weekly photo challenge: ambience
The Japanese rock garden (枯山水 karesansui?) or “dry landscape” garden, often called a zen garden, creates a miniature stylized landscape through carefully composed arrangements of rocks, water features, moss, pruned trees and bushes, and uses gravel or sand that is raked to represent ripples in water. A zen garden is usually relatively small, surrounded by a wall, and is usually meant to be seen while seated from a single viewpoint outside the garden, such as the porch of the hojo, the residence of the chief monk of the temple or monastery. Classical zen gardens were created at temples of Zen Buddhism in Kyoto during the Muromachi period. They were intended to imitate the intimate essence of nature, not its actual appearance, and to serve as an aid to meditation about the true meaning of life.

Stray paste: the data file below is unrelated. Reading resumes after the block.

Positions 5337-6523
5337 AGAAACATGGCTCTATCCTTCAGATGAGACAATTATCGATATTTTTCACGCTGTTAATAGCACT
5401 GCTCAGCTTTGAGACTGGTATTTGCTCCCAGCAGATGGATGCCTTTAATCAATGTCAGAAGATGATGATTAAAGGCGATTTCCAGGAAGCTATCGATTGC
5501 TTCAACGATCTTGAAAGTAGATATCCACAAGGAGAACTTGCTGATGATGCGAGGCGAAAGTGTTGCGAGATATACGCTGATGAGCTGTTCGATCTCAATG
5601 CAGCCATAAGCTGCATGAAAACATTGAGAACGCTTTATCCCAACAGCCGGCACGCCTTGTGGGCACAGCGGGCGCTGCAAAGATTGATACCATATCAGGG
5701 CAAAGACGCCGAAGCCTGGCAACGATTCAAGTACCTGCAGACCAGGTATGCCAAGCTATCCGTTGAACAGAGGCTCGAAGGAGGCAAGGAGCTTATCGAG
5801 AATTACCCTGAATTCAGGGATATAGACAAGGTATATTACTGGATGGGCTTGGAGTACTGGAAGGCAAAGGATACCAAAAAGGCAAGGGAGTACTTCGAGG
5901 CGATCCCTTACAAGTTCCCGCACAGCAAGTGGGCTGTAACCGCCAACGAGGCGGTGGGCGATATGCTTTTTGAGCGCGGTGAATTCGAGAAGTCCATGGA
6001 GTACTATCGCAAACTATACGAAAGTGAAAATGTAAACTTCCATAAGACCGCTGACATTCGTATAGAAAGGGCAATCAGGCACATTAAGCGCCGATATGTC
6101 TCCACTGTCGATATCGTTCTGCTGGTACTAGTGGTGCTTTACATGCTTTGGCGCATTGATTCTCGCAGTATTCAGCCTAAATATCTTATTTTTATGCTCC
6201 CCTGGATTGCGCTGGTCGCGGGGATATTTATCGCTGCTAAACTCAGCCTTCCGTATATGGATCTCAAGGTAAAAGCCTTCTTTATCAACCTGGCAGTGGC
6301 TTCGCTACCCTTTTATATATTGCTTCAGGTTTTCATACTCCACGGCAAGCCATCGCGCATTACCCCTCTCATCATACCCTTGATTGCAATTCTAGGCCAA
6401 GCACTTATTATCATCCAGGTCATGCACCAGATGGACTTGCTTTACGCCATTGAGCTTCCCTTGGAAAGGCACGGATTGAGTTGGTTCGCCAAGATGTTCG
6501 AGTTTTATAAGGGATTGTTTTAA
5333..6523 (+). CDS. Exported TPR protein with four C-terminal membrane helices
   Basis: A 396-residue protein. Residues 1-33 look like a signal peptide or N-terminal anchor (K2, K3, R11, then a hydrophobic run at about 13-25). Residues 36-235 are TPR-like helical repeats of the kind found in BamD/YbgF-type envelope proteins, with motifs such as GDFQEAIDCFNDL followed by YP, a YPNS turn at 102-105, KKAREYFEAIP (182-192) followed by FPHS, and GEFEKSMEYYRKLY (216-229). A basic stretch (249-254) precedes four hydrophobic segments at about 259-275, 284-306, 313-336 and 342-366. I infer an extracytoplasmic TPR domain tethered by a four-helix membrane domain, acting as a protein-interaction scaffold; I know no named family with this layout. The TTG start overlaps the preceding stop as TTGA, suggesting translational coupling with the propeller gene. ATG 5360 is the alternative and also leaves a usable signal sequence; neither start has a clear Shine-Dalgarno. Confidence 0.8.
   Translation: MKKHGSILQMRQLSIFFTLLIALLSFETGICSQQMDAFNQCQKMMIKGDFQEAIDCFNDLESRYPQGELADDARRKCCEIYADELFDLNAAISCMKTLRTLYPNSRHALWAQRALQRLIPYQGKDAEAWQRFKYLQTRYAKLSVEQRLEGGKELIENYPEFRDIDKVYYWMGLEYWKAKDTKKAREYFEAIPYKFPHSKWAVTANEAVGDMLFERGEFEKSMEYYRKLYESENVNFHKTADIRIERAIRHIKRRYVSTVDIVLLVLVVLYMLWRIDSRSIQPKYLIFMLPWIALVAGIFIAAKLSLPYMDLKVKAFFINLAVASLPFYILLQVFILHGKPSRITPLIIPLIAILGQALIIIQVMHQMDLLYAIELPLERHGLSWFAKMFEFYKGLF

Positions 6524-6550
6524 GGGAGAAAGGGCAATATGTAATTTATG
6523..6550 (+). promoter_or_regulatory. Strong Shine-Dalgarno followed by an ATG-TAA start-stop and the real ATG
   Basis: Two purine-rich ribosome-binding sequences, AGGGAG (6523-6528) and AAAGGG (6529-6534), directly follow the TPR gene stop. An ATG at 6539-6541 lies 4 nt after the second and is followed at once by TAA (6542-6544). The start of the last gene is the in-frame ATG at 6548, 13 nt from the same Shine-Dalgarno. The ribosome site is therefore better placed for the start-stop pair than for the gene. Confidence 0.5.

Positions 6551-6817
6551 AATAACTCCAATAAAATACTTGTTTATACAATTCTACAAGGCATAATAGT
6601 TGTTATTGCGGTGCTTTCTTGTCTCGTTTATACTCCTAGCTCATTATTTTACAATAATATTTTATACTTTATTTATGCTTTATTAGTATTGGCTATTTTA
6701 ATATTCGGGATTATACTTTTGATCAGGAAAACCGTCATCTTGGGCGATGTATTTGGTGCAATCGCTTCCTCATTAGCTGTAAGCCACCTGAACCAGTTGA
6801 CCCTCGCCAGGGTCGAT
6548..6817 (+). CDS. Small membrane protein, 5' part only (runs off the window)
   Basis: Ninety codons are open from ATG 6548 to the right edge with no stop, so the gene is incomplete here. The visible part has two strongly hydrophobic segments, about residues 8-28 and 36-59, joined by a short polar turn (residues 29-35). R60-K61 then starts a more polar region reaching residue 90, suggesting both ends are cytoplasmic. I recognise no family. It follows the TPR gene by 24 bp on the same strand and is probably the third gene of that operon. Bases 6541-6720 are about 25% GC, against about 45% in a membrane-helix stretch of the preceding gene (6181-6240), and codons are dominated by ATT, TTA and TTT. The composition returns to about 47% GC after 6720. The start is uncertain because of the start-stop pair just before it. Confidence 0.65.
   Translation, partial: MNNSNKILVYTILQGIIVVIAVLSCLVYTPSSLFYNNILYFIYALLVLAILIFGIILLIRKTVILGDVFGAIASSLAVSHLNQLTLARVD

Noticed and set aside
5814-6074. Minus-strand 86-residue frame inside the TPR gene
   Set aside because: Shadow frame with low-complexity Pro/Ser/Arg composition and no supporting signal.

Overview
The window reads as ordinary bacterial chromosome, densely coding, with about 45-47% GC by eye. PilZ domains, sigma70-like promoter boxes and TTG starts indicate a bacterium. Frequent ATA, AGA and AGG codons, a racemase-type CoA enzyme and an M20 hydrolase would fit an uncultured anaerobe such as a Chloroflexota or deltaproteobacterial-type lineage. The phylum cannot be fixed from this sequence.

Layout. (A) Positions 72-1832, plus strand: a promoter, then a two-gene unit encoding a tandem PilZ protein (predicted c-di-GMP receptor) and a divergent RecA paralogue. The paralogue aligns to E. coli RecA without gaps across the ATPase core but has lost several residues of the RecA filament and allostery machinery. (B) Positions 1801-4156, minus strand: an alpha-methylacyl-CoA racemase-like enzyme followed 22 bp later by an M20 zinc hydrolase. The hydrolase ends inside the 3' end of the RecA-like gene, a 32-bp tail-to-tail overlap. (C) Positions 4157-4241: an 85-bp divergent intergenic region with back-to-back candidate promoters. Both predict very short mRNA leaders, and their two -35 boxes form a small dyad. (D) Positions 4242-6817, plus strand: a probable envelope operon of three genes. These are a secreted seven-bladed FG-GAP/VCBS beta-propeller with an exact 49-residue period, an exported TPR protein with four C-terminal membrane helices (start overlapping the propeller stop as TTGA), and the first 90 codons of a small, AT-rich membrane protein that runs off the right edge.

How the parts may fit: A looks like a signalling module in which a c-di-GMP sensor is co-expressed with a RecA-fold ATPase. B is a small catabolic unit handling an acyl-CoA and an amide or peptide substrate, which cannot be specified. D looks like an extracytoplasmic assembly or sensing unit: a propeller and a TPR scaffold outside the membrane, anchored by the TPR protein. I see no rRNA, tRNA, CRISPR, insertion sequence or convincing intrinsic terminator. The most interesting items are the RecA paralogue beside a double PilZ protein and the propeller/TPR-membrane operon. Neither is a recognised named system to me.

We visited Banryutei, Japan’s largest rock garden covering nearly 2400 square meters. It is located on top of Mt. Koya. The garden’s arrangement, composed of 140 granite stones, was completed in 1984. The stones are presented to suggest two dragons descending from the clouds to protect Kongobu-ji (the temple).